Abdominal trauma is usually divided into blunt and penetrating trauma.
Findings of abdominal trauma
splenic trauma: most common
gastrointestinal tract (bowel) trauma:
proximal jejunum is most commonly affected by blunt trauma,...
Acute aortic syndrome (AAS) describes the presentation of patients with one of a number of life threatening aortic pathologies that give rise to aortic symptoms.
The spectrum of these aortic emergencies include:
aortic intramural haematoma
penetrating atherosclerotic ulcer
The term amputation refers to the disconnection of all or part of a limb from the body. Specifically amputation is defined as removal of the structure through a bone. This is in contrast to disarticulation, which is removal of the structure through a joint.
When due to trauma, trau...
Avulsion fractures of the knee are numerous due to the many ligaments and tendons inserting around this joint. They include 1:
anterior cruciate ligament avulsion fracture
posterior cruciate ligament avulsion fracture
avulsion of the medial collateral ligament
origin of MCL avulsion fracture...
Barton fractures are fractures of the distal radius. It is also sometimes termed the dorsal type Barton fracture to distinguish it from the volar type or reverse Barton fracture.
Barton fractures extend through the dorsal aspect to the articular surface but not to the volar aspect. Therefore, i...
Birth trauma relates to those conditions caused by both physical/mechanical and hypoxic injuries.
Birth trauma occurs in ~5 per 1000 births 2.
Blunt traumatic neck injury is uncommon because it is usually protected by the head, shoulders, and chest. This term is generally used to refer to injuries of the neck besides to cervical spine injuries, which are common.
Blunt injury to the neck is most commonly from motor vehicle ...
Butterfly fragments are large, triangular fracture fragments seen commonly in comminuted long bone fractures. The term is commonly used in orthopaedic surgery, and results from two oblique fracture lines meeting to create a large triangular or wedge-shaped fragment located between the proximal a...
Cerebral herniation, also referred to as acquired intracranial herniation, refers to shift of cerebral tissue from its normal location, into an adjacent space as a result of mass effect.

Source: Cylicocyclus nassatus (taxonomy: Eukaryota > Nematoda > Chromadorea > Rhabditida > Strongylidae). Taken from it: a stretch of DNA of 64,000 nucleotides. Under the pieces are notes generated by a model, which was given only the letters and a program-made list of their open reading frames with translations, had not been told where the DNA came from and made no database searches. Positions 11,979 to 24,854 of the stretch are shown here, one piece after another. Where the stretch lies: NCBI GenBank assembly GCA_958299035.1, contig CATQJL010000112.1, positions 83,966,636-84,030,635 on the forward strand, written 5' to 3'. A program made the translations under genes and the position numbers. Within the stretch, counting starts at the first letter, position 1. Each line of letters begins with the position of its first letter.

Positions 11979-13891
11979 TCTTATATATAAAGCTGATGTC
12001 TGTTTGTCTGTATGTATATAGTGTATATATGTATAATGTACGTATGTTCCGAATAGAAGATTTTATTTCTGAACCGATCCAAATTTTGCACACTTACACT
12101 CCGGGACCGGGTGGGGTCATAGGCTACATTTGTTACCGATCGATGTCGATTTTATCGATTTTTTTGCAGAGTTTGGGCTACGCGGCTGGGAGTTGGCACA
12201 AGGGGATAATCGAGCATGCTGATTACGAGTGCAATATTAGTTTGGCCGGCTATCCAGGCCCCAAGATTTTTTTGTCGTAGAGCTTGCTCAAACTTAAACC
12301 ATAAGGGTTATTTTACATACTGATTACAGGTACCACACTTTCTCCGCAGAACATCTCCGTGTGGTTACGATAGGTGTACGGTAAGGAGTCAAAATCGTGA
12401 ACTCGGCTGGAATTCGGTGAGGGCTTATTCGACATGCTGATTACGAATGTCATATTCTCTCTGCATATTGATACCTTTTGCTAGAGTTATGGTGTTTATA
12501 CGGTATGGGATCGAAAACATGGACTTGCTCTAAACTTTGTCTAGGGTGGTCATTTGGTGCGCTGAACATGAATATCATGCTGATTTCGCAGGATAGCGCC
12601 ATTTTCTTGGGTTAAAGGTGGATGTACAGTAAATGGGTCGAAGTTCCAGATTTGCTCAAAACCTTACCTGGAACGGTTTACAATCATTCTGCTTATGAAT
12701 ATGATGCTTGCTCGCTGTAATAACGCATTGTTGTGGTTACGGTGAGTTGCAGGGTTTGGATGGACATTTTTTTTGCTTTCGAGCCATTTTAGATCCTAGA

There are a number of different patterns of cerebral herniation which describe the type of herni...
Cervical spine fractures can occur secondary to exaggerated flexion or extension, or because of direct trauma or axial loading.
The cervical spine is susceptible to injury because it is highly mobile with relatively small vertebral bodies and supports the head which is both heavy and...
Cervical spine injuries can involve the cervical vertebral column, intervertebral discs and cervical spine ligaments, and/or cervical spinal cord. The cervical spine accounts for ~50% of all spinal injuries.
5-10% of patients with blunt trauma have a cervical spine injury 1.
Chalk stick or carrot stick fractures are fractures of a fused spine, classically seen in ankylosing spondylitis.
Some authors define the chalk stick fracture as a fracture through a Pagetoid long bone (see Paget disease).
They usually occur through the disco-vertebral ...
Chance fractures, also referred as seatbelt fractures, are flexion-distraction type injuries of the spine that extend to involve all three spinal columns. These are unstable injuries and have a high association with intra-abdominal injuries.
They tend to occur from a flexi...
A coup-contrecoup injury is a term applied to head injuries and most often cerebral contusions and traumatic subarachnoid haemorrhage. It refers to the common pattern of injury whereby damage is located both at the site of impact (often less marked) and on the opposite side of the head to the po...
Diaphragmatic rupture often results from blunt abdominal trauma. The mechanism of injury is typically a motor-vehicle accident.
Given that the most common mechanism is motor vehicle collisions, it's perhaps unsurprising that young men are most frequently affected. Estimated incide...